He was an interesting person and his exploits make extraordinary reading. The gift would have been - from your dates,

a few years after he joined the Queen's Household. Perhaps it was an anniversary - or, perhaps he complained about

how dark the Palace was when he went to bed ?

Certainly makes a good start to - hopefully - further articles from you. Mervyn

Thanks Mervyn, an interesting character indeed...someone you just know you would have liked to have known and probably a great dinner guest! Also makes me feel a bit inadequate....I need to buck up on the exploits front!

Now, if I could just add his medals to the chamberstick...if anyone has a spare few thousand pounds they don't need! I had actually assumed that the chamberstick was a parting gift i.e. whilst it was made/hallmarked in 1848, it could have been engraved and presented later. Of course, you could be right on it being to mark an anniversary or similar....also, perhaps to mark (finally) the long awaited/overdue issue of the MGSM to recipients (of which he was one) in 1848....not something I had considered until your post!

Owen

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  • 2 months later...

A fellow collector, who holds the Waterloo and Peninsular war medals for George Bowles, very kindly sent me a copy of a picture he has of General George Bowles, wearing his Order and decorations. It's great (for me) to finally put a face to the name...particularly having trawled every available source I could think of, in vain...just shows, don't give up!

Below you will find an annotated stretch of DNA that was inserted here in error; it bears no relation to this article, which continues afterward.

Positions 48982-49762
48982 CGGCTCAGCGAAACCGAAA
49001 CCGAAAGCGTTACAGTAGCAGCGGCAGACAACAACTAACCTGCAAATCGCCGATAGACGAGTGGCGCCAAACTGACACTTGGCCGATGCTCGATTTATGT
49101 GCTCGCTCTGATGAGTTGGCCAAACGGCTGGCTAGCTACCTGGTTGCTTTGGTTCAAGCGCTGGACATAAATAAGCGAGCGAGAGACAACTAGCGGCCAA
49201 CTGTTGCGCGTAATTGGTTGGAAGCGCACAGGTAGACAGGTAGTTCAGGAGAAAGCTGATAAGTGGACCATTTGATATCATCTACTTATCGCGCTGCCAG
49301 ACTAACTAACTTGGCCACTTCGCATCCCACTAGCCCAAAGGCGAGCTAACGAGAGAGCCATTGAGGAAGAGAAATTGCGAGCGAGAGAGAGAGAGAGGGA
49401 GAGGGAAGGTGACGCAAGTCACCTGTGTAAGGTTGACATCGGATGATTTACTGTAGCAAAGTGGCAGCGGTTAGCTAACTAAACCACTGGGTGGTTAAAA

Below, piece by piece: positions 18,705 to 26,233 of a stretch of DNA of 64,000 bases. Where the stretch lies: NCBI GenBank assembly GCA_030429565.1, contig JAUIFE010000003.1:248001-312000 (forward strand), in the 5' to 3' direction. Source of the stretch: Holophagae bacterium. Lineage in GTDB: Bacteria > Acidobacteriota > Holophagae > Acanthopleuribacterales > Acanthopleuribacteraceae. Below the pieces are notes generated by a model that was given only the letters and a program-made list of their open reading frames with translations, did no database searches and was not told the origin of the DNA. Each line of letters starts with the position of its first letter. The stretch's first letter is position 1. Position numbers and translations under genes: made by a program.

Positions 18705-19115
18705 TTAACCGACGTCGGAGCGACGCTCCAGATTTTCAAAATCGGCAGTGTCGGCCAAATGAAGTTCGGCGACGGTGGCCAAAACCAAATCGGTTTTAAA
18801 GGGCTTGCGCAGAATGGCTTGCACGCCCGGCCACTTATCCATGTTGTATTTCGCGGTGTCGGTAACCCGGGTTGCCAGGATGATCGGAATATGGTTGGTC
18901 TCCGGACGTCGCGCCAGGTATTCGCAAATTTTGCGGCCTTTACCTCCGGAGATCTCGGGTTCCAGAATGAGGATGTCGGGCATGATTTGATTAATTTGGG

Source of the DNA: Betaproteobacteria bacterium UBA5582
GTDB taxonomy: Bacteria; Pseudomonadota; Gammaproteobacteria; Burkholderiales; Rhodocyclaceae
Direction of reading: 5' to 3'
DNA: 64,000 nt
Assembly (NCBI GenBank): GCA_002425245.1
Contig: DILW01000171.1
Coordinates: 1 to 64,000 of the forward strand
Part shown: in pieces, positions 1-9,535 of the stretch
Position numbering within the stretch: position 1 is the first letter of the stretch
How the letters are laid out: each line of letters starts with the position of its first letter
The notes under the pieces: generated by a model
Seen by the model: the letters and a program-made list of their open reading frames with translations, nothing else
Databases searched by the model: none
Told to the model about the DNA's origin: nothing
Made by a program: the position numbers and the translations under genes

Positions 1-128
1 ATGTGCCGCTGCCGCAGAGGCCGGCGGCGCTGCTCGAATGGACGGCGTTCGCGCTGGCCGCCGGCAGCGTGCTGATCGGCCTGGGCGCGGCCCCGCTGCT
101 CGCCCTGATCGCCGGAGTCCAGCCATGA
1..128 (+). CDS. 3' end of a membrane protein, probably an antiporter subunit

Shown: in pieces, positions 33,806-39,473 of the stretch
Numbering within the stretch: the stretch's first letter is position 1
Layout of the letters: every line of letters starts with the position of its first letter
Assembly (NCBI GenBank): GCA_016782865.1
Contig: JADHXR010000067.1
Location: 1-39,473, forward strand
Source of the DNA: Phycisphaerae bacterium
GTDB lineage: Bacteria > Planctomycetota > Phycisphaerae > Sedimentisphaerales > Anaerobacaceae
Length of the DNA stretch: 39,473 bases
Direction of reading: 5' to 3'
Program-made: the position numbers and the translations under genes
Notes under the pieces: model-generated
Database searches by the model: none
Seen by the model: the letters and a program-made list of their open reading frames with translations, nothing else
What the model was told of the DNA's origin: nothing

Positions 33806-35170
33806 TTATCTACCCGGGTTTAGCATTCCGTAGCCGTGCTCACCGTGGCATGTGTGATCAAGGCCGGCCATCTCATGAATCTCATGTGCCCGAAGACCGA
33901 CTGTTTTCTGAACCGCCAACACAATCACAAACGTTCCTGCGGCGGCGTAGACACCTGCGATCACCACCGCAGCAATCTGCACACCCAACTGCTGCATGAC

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Regards,

Owen

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Thanks Chris, yes pleased to have his Chamberstick and to be able to use it. Although shame it wasn't his Queen Vic Chamberstick on the table in the picture! That would really have made my day....

Owen

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Hi Mervyn, now there's a thought! Shame I am still so 'Janet and John' with IT! The great thing is that the owner of his medals is in Australia - the power of the Internet has brought us together on a common purpose....we are in touch and will hopefully get together for a beer in London at the RWC next year.

Yes, settled as much as it's possible to be settled in the Palestinian Territories...tricky times here and all around us. But, looking forward to Christmas...I am here for Christmas and New Year, but hopefully will make the Christmas Eve service in Bethlehem...always good to have a direct line to the Him at this time of year! I will say a few words on behalf of you and the good folk on the forum.

Take care and Merry Christmas!

Owen